Whether you’re building the pool yourself or contracting it out, you need to know the differences between the material options for your wall panels. It’s only the second step in the construction process, too, so you can’t make much progress until you decide. And this decision will be with you for a long time.
Ah yes, the relaxing rush of a waterfall. Such a beautiful, soothing noise…until you remember that you’re sitting by your pool and didn’t install a waterfall. Yikes.
Don't blindly wonder if a fiberglass, concrete, or vinyl liner pool is right for you. Our educational ebook does a deep-dive comparison of the 3 types, all while noting the advantages and disadvantages of each.
What is a fiberglass pool, in the most basic sense?
How much will my vinyl liner pool cost? What do I need to budget for? You’ve already asked yourself these questions—you know that buying a pool is a big financial decision. You don’t need us to tell you that. River Pools aims to provide you all the information so you can make the best decision in your pool search. We suggest ways to make your pool project more affordable and provide a pricing guide for all three of the major inground pool types. Now we’d like to help you budget by providing an overview of the areas you should take into account when planning your dream backyard pool: the factors for both initial and lifetime costs.
Are you shopping for liners for your vinyl liner pool and uncertain what thickness is best? Want to verify in layman’s terms what your pool builder has offered? Unsure what a “mil” measurement even means?
Over the years we’ve helped answer millions of questions from potential pool buyers and found that when people understand the basic construction process, it empowers them to make a more confident decision regarding which type of inground pool is right for them. In this article we provide an overview of the basic construction phases of concrete, fiberglass, and vinyl liner pools. For a more in-depth look comparison of these pool types, be sure to check out our free eBook “Comparing Fiberglass, Concrete, and Vinyl Liner Pools in the Modern Age”. Concrete Pool Construction Phase 1: Concrete Pool Excavation This phase is similar for all three types of inground pools. Earth is excavated and either hauled off-site or used on the property. This is not a decision to make the day excavation begins. Even if your builder does not address dirt removal, be sure to bring it up in advance as it often requires time to find a dump location plus there can be associated costs. Duration: Several hours to two days depending onthe pool size, equipment used, soil type, and the means of dirt removal. Project Time Frame: Day 1 Phase 2: Steel Placement Concrete has a very high compressive strength, meaning it is resistant to crushing forces. However, it has a relatively low tensile strength, meaning it doesn’t naturally flex or bend very well. Adding steel to concrete structures, such as swimming pools, increases the structure's ability to flex and move with it’s environment. A cage of steel bars, also called rebar, is tied together and eventually encased in the concrete shell creating a web of strength and help prevent structural failure.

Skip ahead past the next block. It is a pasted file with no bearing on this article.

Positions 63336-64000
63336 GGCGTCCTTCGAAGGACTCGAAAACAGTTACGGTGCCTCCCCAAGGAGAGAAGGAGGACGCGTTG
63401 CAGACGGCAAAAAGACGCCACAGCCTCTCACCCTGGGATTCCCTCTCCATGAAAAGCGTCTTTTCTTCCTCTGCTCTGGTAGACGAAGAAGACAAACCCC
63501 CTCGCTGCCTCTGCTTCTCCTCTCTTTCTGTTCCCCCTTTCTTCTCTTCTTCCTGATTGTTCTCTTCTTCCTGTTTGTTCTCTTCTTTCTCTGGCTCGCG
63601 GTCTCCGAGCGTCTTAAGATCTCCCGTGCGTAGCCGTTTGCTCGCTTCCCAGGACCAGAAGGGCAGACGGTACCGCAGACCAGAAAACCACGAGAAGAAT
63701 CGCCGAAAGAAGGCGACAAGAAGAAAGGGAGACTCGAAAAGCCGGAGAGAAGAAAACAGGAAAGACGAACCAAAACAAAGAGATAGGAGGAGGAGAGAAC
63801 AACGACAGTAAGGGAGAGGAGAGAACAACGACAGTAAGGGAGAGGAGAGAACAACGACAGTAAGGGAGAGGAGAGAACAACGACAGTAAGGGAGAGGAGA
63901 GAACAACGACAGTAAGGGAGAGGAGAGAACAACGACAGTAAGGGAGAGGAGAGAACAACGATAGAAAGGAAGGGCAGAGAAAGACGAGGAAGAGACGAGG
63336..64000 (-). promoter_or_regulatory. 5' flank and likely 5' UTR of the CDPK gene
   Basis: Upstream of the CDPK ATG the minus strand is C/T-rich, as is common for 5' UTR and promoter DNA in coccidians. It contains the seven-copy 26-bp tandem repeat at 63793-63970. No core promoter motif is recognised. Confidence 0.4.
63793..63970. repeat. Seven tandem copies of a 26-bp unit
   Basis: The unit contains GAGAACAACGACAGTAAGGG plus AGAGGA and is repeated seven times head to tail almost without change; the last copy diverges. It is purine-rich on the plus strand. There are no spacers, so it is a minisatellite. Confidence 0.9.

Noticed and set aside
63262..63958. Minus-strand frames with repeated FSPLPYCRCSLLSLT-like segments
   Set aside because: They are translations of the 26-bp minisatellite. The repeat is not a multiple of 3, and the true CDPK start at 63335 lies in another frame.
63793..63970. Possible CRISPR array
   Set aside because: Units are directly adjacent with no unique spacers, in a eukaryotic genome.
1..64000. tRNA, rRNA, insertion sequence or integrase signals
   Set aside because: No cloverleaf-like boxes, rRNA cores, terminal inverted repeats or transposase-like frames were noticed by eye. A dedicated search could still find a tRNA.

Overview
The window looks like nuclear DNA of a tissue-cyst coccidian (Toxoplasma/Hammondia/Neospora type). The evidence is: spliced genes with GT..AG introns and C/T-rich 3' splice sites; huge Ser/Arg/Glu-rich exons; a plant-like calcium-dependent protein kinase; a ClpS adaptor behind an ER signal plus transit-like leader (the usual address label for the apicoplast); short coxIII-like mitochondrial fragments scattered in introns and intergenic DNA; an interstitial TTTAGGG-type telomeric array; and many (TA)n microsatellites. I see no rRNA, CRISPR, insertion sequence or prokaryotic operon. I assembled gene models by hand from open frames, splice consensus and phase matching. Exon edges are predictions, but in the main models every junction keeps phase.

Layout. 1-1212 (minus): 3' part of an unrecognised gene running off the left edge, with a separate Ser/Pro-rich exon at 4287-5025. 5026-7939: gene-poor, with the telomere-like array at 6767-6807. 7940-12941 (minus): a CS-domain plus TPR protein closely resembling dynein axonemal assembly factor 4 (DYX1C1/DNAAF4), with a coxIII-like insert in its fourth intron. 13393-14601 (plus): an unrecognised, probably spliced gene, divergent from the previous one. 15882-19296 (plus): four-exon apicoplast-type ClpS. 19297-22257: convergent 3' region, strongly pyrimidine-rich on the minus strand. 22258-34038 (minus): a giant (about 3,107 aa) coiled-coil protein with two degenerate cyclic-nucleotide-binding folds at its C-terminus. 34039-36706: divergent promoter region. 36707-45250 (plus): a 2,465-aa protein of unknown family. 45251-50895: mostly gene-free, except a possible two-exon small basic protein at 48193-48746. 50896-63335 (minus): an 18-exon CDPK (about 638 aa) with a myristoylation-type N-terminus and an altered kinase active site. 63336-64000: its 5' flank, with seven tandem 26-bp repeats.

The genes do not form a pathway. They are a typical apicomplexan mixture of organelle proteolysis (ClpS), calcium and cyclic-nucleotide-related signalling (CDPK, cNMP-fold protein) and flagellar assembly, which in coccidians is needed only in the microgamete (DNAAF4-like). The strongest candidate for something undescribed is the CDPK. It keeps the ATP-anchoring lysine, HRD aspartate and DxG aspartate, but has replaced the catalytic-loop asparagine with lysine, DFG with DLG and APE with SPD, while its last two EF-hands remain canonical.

We recently received a comment on our blog asking: "What is the process of removing dirt during an inground pool installation?" We find that this is a question that most folks have when considering an inground pool. Today you're in luck because in the following jobsite video we tackle this, as well as other common excavation/dirt related questions. But before we jump into the video, here are some other questions about the removal of dirt on an inground pool project that we receive on a daily basis: